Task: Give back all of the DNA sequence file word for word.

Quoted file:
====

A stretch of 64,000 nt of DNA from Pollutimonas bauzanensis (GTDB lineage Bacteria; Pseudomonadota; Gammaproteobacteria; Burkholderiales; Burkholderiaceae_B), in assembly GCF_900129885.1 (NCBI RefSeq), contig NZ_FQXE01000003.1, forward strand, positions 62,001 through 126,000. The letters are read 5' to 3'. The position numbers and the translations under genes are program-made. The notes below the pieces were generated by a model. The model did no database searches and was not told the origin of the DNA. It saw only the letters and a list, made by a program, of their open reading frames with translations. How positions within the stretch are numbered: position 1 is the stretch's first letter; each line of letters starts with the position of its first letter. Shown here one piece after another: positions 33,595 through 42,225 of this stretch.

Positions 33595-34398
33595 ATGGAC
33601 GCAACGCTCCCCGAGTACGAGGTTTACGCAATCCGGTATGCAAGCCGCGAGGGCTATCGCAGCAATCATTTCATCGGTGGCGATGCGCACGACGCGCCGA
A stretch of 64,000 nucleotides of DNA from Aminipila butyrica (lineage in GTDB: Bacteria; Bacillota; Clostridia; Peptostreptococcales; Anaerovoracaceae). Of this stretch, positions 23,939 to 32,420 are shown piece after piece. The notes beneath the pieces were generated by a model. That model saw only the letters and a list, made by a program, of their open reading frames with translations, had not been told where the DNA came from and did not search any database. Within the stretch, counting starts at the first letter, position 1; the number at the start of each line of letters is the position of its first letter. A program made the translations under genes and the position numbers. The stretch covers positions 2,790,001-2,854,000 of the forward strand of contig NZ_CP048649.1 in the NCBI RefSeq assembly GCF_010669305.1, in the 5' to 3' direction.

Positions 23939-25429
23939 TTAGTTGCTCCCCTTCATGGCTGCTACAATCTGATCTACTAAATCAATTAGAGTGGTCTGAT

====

A stretch of 64,000 nt of DNA from Pollutimonas bauzanensis (GTDB lineage Bacteria; Pseudomonadota; Gammaproteobacteria; Burkholderiales; Burkholderiaceae_B), in assembly GCF_900129885.1 (NCBI RefSeq), contig NZ_FQXE01000003.1, forward strand, positions 62,001 through 126,000. The letters are read 5' to 3'. The position numbers and the translations under genes are program-made. The notes below the pieces were generated by a model. The model did no database searches and was not told the origin of the DNA. It saw only the letters and a list, made by a program, of their open reading frames with translations. How positions within the stretch are numbered: position 1 is the stretch's first letter; each line of letters starts with the position of its first letter. Shown here one piece after another: positions 33,595 through 42,225 of this stretch.

Positions 33595-34398
33595 ATGGAC
33601 GCAACGCTCCCCGAGTACGAGGTTTACGCAATCCGGTATGCAAGCCGCGAGGGCTATCGCAGCAATCATTTCATCGGTGGCGATGCGCACGACGCGCCGA
A stretch of 64,000 nucleotides of DNA from Aminipila butyrica (lineage in GTDB: Bacteria; Bacillota; Clostridia; Peptostreptococcales; Anaerovoracaceae). Of this stretch, positions 23,939 to 32,420 are shown piece after piece. The notes beneath the pieces were generated by a model. That model saw only the letters and a list, made by a program, of their open reading frames with translations, had not been told where the DNA came from and did not search any database. Within the stretch, counting starts at the first letter, position 1; the number at the start of each line of letters is the position of its first letter. A program made the translations under genes and the position numbers. The stretch covers positions 2,790,001-2,854,000 of the forward strand of contig NZ_CP048649.1 in the NCBI RefSeq assembly GCF_010669305.1, in the 5' to 3' direction.

Positions 23939-25429
23939 TTAGTTGCTCCCCTTCATGGCTGCTACAATCTGATCTACTAAATCAATTAGAGTGGTCTGAT